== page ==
This photograph causes a cringe to tighten my spine. Reading the tract informs us that they added the…Earth…to this image in order to give a sense of scale…what it doesn’t say is that the distance is totally wrong. In fact, this tract would be ridiculously long in order to actually display the proper distance and scale of Earth vs. Sun. Being the geek that I am, I decided to take a moment and point out exactly how far off “YOU ARE HERE” is.
The diameter of the stellar body on this photograph fudges to about 8 inches (I measured it by matching the curvature to a similar object, in this case a ceramic plate.) The planet Earth has an elliptical orbit around the Sun varying in distance according to its position in that orbit, the mean distance between Earth and the Sun is 14,960,000 10^6 km; the mean diameter of the Sun is 1,392 10^6 km. That means that the Earth should be placed 8,5977 inches away! That’s 2,388.25 yards…for those Americans in my audience, let me lay this one out. To display appropriate scale of Earth to Sun the tract would have to be a length of over 23 football fields.
YOU ARE NOT HERE.
“Did you know that the earth could fit into the volume of the sun over a million times? Think of it… what sort of Being could create the sun?“
I don’t know if this is a red herring or a testimonial. Whatever it happens to be it’s a bunch of irrelevant hand-waving. The tract author is attempting to assert the presence of a “Being”–which is probably the Christian god–by begging the question with this thinly veiled “think about it” line. Occam’s Razor: Star formation is an observed phenomenon and is sufficiently explained by natural forces. Unless this tract is going to demonstrate a star making Being, there is not sufficient evidence to believe that the Sun was made by one.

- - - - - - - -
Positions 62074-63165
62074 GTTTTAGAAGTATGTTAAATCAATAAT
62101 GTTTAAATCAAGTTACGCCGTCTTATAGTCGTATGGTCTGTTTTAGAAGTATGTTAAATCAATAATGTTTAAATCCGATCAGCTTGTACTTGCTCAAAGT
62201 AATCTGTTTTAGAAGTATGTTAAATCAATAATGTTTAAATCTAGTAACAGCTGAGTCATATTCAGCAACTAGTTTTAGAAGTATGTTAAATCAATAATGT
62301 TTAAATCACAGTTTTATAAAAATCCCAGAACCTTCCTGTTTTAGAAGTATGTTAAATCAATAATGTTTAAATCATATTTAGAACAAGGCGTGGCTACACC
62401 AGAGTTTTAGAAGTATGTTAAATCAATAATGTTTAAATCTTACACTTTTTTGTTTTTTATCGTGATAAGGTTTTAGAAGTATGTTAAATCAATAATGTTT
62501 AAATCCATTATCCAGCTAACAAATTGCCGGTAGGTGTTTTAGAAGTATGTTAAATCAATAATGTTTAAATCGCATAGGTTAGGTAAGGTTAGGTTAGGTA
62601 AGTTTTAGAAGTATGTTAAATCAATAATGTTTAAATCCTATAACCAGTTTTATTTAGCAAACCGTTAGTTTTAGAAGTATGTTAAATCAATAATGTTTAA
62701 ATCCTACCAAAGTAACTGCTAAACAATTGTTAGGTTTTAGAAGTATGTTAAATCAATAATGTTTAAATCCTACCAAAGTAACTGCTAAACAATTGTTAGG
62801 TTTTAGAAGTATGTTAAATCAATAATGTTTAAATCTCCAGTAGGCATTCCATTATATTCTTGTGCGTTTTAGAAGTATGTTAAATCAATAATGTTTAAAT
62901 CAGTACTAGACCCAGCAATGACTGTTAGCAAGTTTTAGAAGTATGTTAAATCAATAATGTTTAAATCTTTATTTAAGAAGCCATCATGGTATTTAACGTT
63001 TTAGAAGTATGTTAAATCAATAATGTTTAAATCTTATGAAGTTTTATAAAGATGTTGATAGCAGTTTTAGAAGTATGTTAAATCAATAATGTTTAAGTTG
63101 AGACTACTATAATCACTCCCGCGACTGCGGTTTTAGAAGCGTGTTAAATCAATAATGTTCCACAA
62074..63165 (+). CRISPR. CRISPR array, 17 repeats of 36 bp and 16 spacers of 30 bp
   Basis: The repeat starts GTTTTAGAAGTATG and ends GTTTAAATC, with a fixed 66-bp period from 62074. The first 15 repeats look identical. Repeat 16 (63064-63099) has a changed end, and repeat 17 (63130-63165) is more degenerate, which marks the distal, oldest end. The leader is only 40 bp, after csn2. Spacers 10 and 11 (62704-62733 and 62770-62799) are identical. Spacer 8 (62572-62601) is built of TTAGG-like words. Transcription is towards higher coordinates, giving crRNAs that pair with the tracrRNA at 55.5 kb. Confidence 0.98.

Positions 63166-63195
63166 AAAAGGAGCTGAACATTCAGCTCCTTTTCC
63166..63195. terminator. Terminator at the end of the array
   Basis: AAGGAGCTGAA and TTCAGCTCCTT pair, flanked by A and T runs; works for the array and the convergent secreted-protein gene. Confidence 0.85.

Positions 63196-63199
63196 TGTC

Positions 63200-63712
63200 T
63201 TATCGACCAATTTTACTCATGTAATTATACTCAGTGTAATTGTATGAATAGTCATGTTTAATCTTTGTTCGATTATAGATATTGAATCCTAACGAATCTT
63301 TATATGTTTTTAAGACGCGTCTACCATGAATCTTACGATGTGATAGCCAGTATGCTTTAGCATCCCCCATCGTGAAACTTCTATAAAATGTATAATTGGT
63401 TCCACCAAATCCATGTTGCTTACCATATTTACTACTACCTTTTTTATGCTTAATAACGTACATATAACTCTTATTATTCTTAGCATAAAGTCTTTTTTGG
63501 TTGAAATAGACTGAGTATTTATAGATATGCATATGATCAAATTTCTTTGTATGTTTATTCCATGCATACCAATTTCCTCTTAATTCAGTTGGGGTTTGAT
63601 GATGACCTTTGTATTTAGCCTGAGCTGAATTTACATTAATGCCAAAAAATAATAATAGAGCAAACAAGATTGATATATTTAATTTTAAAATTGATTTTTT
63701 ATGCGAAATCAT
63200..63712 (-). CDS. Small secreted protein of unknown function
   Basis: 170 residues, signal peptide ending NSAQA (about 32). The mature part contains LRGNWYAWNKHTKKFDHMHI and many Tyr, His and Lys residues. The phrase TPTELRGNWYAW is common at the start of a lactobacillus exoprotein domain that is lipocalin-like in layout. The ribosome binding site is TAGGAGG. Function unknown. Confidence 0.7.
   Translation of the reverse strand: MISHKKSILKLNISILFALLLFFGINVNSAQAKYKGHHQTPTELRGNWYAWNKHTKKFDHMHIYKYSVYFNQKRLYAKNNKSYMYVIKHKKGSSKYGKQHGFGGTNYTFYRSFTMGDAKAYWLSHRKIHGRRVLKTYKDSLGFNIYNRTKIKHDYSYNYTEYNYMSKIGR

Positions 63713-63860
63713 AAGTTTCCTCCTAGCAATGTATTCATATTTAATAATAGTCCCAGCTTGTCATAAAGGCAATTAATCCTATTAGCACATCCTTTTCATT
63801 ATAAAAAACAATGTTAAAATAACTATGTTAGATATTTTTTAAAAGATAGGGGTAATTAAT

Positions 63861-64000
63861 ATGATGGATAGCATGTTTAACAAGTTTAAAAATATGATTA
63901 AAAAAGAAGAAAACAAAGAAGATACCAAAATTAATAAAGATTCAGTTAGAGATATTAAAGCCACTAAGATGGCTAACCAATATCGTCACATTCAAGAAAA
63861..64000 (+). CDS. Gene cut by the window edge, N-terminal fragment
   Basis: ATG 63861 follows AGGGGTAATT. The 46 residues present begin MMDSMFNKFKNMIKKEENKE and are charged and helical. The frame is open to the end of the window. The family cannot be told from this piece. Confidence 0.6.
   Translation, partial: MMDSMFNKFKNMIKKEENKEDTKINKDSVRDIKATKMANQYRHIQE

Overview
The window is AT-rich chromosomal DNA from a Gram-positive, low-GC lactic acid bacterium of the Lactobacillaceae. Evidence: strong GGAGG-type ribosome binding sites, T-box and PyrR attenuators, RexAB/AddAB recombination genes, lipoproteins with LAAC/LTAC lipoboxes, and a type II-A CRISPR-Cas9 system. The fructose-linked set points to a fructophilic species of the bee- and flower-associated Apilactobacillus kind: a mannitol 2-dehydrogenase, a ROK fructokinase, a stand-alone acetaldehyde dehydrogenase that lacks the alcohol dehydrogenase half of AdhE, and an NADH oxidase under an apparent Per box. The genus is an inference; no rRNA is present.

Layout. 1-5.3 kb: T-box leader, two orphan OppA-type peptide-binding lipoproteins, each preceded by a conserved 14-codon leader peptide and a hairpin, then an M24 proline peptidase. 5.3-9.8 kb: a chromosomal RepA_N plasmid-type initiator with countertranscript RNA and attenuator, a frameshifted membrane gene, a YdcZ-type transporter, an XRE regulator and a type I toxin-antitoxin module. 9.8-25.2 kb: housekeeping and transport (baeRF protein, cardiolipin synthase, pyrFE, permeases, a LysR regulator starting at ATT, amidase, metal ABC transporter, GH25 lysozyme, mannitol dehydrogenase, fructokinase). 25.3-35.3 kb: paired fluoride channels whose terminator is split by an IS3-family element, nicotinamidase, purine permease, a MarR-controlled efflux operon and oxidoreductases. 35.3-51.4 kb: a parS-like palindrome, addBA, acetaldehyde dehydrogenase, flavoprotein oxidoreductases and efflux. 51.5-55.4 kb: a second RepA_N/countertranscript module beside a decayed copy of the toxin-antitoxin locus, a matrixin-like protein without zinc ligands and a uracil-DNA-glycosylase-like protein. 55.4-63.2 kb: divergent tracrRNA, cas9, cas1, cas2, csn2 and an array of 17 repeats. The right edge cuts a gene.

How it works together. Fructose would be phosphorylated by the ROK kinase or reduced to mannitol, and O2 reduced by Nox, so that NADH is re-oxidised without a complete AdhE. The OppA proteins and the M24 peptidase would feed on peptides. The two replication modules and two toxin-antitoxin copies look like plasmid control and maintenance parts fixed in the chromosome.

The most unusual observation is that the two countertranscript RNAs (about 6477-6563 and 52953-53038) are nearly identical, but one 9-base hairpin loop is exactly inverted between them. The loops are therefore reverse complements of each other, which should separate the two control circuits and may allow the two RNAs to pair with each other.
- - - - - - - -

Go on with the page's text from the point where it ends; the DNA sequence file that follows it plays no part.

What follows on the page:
“Have you ever done that? Have you ever made a god to suit yourself (within your mind)? There is one God, and you have to face Him. Alone. On Judgment Day. That’s a scary thought.“
You are making an appeal to fear. Ever done that? At this point the tract descends into the usual appeals to mythology, glitters with generalities, assertions, and more threats.
“Go to [our website] and click on ‘Save Yourself Some Pain.’“
The hook of this tract is entirely in the false visual on the front of the tract. It then uses the bad visual in order to deliver truthful but irrelevant information. This strategy is used by propagandists to create a false sense of wisdom so that they can set up the question that begs the existence of a Being that created the sun. Also: a photograph is a tangible fact–something that mythology is not. The propagandist is attempting to create a positive bias by correlating the supernatural “Being” with the observable sun. That way the reader is thinking about this Being when they enter into the parts of the tract that appeal to fear and mythology. A critical examination, however, would make it necessary to point out that’s fairly obvious that stars can form without the presence of any beings.
This tract is cute in that it attempts to include some knowledge generated by empirical science. It uses a photograph taken by NASA, which is an excellent empirical data point about our sun. (If you ignore the Photoshopped Earth being in the wrong place.)